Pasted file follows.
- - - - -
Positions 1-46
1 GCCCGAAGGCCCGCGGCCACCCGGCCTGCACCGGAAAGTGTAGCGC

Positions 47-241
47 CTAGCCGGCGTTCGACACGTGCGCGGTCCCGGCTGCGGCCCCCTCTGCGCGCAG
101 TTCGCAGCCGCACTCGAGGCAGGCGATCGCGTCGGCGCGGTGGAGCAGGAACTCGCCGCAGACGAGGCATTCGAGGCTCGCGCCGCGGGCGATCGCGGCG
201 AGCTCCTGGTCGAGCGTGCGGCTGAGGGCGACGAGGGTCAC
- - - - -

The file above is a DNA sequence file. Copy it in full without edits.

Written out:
Positions 1-46
1 GCCCGAAGGCCCGCGGCCACCCGGCCTGCACCGGAAAGTGTAGCGC

Positions 47-241
47 CTAGCCGGCGTTCGACACGTGCGCGGTCCCGGCTGCGGCCCCCTCTGCGCGCAG
101 TTCGCAGCCGCACTCGAGGCAGGCGATCGCGTCGGCGCGGTGGAGCAGGAACTCGCCGCAGACGAGGCATTCGAGGCTCGCGCCGCGGGCGATCGCGGCG
201 AGCTCCTGGTCGAGCGTGCGGCTGAGGGCGACGAGGGTCAC